In the greater Vancouver area and the Lower Mainland, demographics, affordability, opportunity, and the increased focus on energy efficiency among various stakeholders are the strongest factors driving trends in the multi-residential market.
Demographics & Affordability
Baby boomers are reaching retirement age and are downsizing from a single-family home as part of their retirement plan. Although this demographic of people are ready to downsize, many are still not quite ready for condo living. This is one of a few reasons why we have seen a recent increase in the townhome market. Besides rising construction and development costs, there is simply not enough single-family housing in Vancouver to make the market competitive, thus decreasing their affordability and driving first-time buyers into the condo market or to renting.
Pressures concerning affordability are continuously reducing the size of new condo units, many down to less than 500 square feet in area. In addition, more owners are addressing rising costs by adopting secondary suites or ‘mortgage helpers’. As a result, rental apartment developments are increasingly active in response to the high demand, with many targeting high-end renters. Luxury rental units with full air conditioning and luxurious finishes are becoming common.
Mixed use, multi-family buildings are the most prevalent trend in new construction. More amenities, services and retail spaces are located directly below multi-residential buildings, reducing the need for travel and attracting more buyers. These types of multi-family buildings provide a great opportunity for everyone involved, including the developer, building owner and both the retail and residential tenants.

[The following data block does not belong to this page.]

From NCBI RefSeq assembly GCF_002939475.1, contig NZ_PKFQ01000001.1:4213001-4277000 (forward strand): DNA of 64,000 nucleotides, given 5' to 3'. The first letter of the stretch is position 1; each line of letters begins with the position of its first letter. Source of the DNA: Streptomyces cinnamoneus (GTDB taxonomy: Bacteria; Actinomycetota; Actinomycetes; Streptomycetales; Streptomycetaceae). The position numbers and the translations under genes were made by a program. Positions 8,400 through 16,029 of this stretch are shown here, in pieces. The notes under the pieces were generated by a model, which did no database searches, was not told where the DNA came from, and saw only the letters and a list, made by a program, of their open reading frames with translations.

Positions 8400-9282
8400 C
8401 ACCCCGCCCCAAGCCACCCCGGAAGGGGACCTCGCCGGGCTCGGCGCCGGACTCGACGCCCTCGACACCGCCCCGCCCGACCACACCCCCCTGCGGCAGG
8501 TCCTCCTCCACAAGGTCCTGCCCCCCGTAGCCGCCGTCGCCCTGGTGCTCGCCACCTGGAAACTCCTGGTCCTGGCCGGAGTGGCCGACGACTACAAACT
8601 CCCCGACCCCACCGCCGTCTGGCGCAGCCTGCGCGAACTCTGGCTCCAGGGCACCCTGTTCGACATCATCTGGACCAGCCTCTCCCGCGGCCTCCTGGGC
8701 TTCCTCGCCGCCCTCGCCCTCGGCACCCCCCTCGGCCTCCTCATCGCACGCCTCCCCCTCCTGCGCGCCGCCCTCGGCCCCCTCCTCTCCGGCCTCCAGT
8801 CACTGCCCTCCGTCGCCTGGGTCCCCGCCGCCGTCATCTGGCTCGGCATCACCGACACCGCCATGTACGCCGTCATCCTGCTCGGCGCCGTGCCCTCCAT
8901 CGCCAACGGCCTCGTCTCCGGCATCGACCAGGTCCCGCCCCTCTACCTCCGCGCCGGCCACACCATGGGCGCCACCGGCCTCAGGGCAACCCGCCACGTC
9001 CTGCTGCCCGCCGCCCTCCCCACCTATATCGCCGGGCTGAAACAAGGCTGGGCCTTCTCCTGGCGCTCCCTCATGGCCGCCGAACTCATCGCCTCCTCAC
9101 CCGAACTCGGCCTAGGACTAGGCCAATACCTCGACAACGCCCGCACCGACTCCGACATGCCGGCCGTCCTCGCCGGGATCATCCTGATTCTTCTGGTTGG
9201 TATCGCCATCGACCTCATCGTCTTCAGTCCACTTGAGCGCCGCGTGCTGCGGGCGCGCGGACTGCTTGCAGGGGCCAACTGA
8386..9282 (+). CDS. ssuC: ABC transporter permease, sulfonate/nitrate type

To accommodate the increased demand for multi-family and mixed-use buildings, developers are partnering with owners of large parking lots that are underutilized, such as shopping malls and churches. This type of partnership benefits both parties, as the developer finds the land to develop, and the shopping malls or churches are financed and redeveloped with high-density residential properties surrounding them, giving them a fresh start.
Energy Efficiency & Regulatory Standards
New regulations and building codes are being introduced that are continually pushing increased energy efficiencies to reduce residential and commercial buildings’ carbon footprint. In British Columbia, the “Step Code” that came into effect in late 2017 provides a performance-based compliance method to building energy management— with an eventual target of being “net zero ready” by 2032.
A growing construction standard being used in lieu of LEED (Leadership in Energy and Environmental Design) certification is called Passive House, which focuses strictly on energy density rather than overall sustainability. Passive House is a standard originating from Germany and targets the reduction of energy density to about one-fifth of the current standards. Cities are promoting the adoption of these high-performance standards by offering reductions in development time or other incentives. Many cities are promoting and developing district energy utilities, trying to take advantage of waste heat facilities, as well as the current low cost of natural gas. Connection to the district energy is mandated by the cities if the property falls within their development zones.
It is likely that the current residential building trends that we are seeing in Vancouver and the Lower Mainland will continue to dominate in the future. Rental and residential mixed-used condos will remain popular to accommodate the market demand. Lack of affordability will still be an obstacle with higher costs of land, materials, labour and increased construction standards. This will continue to reduce the size of apartments or cause buyers to find alternate methods of financing. Federal, provincial or municipal regulations and building codes will continue to pursue their efforts to improve energy efficiency and sustainability. However, some very specific energy-efficiency building trends may wain due to climatic impracticalities in many locations, as the cost to build may not see a real payback in some climates.